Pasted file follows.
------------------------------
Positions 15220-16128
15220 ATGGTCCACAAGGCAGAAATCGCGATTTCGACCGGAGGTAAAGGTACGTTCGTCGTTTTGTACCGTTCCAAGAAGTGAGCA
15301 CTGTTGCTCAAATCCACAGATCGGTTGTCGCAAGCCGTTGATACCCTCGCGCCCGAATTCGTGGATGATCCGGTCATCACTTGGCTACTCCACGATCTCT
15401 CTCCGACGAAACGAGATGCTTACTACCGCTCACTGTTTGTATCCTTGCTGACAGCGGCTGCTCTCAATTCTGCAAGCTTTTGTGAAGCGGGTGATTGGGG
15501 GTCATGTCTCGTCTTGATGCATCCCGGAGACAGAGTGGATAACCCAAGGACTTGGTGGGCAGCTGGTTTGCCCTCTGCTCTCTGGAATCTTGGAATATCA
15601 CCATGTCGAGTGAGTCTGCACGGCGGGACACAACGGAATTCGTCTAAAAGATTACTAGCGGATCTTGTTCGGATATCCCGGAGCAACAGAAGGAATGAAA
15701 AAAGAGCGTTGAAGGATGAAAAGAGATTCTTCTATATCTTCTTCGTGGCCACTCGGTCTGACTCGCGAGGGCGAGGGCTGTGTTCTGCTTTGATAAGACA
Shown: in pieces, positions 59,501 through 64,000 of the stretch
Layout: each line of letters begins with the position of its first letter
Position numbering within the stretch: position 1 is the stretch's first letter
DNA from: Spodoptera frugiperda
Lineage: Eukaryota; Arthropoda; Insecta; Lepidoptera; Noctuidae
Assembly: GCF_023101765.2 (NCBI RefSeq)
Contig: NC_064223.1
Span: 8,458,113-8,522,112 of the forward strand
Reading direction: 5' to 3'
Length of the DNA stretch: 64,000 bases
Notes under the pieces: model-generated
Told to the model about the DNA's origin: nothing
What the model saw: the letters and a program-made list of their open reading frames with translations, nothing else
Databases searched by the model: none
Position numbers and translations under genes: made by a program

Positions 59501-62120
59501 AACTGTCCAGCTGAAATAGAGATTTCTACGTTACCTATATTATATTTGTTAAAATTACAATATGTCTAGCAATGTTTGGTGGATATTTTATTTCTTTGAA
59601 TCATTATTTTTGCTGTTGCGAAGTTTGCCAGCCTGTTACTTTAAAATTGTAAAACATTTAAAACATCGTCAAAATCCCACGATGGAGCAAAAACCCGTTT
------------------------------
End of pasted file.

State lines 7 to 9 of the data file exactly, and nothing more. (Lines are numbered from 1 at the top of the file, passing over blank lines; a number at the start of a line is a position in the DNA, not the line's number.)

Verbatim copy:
15701 AAAGAGCGTTGAAGGATGAAAAGAGATTCTTCTATATCTTCTTCGTGGCCACTCGGTCTGACTCGCGAGGGCGAGGGCTGTGTTCTGCTTTGATAAGACA
Shown: in pieces, positions 59,501 through 64,000 of the stretch
Layout: each line of letters begins with the position of its first letter